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Upper Columbia

Similkameen and Okanogan Rivers The Upper Columbia River Salmon Recovery Region in north central Washington includes the Columbia River and its tributaries upstream of the confluence of the Yakima River to the base of Chief Joseph Dam. The geography is varied and the climate includes extremes in temperatures and precipitation, with most precipitation falling in the mountains as snow. Melting snowpack, groundwater, and runoff maintain stream flows.

A large portion of the Upper Columbia Basin is in public ownership. The recovery plan was completed in June 2005 and adopted by NOAA Fisheries Service in October 2007.

Major Factors Limiting Recovery

  • Degraded floodplain and channel structure
  • Riparian degradation
  • Degraded water quality and temperature
  • Impaired stream flows in tributaries
  • Excessive sediment
  • Barriers to fish passage in tributaries
  • Harvest impacts
  • Hydropower system mortality on Columbia River
  • Predator harassment of spawning fish
  • Influence of hatchery releases on natural origin populations

Hatchery and Harvest Priorities

Short-Term Objectives
  • Use selective harvest techniques to constrain harvest on naturally produced fish at the currently reduced rates throughout the Columbia Basin.
  • Use selective harvest techniques to provide fishery opportunities in the Upper Columbia Basin that focus on hatchery-produced fish that are not needed for recovery.
  • Recommend that parties of U.S. v Oregon incorporate Upper Columbia VSP criteria when formulating fishery plans affecting Upper Columbia spring Chinook and steelhead.
  • Increase effective enforcement of fishery rules and regulations.
  • Appropriate co-managers/fisheries management agencies should work with local stakeholders to develop tributary fisheries management goals and plans.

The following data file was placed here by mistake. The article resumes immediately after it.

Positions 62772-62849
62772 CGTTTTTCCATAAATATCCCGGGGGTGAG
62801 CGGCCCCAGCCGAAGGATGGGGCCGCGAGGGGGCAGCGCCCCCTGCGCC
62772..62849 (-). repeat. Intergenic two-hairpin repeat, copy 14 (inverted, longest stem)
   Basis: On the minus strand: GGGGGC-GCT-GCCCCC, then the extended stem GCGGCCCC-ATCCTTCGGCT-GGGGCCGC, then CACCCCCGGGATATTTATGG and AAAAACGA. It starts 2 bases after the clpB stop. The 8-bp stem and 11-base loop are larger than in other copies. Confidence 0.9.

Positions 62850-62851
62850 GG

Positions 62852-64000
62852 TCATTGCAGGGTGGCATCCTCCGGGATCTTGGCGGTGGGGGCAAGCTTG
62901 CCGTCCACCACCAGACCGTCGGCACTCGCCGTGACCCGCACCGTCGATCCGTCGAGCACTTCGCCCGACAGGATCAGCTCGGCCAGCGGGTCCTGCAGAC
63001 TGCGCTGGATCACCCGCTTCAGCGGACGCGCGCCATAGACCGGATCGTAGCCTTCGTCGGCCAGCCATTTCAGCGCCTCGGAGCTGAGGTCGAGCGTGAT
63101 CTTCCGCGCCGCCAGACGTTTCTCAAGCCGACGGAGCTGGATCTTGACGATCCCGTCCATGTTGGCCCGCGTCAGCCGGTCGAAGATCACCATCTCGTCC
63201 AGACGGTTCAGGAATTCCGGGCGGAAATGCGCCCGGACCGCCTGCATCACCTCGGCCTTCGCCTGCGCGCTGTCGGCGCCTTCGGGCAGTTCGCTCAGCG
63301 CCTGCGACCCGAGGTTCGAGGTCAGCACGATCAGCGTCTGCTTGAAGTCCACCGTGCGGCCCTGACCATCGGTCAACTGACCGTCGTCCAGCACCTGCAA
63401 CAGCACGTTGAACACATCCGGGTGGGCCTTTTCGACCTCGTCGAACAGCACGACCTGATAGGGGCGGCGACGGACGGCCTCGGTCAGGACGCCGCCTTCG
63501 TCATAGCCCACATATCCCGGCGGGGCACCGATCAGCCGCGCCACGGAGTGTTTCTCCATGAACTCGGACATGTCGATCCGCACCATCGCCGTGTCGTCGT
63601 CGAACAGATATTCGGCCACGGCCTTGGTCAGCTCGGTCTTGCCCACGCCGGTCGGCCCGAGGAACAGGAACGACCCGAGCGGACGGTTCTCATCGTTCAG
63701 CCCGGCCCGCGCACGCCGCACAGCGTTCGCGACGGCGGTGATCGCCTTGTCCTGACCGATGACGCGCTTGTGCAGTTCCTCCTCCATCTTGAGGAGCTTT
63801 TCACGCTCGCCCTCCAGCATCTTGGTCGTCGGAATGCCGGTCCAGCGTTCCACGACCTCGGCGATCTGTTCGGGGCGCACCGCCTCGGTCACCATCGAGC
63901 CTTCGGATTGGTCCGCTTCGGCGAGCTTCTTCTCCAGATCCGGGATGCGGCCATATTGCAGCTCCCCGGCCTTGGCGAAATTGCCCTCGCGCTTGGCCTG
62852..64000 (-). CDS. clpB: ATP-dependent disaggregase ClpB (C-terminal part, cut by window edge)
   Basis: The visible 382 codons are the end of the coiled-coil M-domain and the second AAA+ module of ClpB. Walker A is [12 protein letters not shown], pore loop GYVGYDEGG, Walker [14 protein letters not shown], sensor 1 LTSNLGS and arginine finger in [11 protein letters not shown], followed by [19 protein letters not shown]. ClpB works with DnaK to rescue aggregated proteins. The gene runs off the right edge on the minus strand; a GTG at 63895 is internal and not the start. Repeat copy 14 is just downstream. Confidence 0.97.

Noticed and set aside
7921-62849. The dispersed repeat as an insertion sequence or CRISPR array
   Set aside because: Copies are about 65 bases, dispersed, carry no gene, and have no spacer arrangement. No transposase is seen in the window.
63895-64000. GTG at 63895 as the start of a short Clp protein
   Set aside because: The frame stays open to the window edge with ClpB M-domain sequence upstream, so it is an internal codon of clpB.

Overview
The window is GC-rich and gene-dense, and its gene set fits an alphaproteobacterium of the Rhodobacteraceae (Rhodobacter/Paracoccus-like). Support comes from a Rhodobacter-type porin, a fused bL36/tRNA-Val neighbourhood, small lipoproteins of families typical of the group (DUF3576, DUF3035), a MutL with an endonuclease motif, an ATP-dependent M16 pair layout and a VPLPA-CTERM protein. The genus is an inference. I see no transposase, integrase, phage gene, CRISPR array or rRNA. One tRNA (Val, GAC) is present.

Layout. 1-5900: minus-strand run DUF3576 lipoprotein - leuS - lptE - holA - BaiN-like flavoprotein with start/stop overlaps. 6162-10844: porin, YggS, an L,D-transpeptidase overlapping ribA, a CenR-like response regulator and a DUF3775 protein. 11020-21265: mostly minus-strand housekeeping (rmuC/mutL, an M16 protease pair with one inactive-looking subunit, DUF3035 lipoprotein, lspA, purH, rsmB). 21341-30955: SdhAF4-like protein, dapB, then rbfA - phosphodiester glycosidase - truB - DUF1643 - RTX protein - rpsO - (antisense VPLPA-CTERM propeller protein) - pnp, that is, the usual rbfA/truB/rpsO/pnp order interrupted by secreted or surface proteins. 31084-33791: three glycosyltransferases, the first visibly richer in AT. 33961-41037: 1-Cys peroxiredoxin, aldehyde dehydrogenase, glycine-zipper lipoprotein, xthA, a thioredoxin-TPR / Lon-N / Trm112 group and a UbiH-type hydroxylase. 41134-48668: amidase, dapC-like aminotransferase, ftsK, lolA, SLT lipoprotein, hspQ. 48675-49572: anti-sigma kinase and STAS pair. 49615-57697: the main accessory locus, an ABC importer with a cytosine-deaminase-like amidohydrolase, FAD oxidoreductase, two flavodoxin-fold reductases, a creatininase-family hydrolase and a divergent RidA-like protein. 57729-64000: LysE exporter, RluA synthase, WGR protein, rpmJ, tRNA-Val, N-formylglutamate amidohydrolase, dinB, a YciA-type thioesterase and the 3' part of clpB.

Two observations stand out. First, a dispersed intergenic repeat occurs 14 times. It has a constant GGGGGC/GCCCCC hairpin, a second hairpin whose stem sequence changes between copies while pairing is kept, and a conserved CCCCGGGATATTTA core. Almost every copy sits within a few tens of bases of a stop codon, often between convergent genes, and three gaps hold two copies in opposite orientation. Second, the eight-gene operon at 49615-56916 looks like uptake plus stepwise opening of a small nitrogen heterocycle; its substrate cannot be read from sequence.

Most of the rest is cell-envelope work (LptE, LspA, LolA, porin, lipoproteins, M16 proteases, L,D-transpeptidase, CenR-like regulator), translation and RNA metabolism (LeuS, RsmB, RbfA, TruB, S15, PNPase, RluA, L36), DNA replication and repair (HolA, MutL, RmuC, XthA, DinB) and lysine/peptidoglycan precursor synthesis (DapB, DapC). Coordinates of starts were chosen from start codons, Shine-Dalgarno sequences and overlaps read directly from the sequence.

Long-Term Objectives
  • Provide opportunities for increased tributary harvest consistent with recovery.
  • Incorporate Upper Columbia VSP criteria when formulating fishery plans affecting Upper Columbia spring Chinook and steelhead.
Research and Monitoring Objectives
  • Research and employ best available technology to reduce incidental mortality of non-target fish in selective fisheries.
  • Monitor the effects of incidental take on naturally produced populations in the Upper Columbia Basin.
  • Improve estimates of harvested fish and indirect harvest mortalities in freshwater and ocean fisheries.
  • Initiate or continue monitoring and research to improve management.

Recovery Plans

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salmon recovery and conservation, please contact
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Human Population
Human Population: 142,200
Listed Fish
Listed Fish

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Regional Recovery Organization
Upper Columbia Salmon Recovery Board

Federally Recognized Tribes
Colville Confederated Tribes
Yakama Nation

Counties in this Region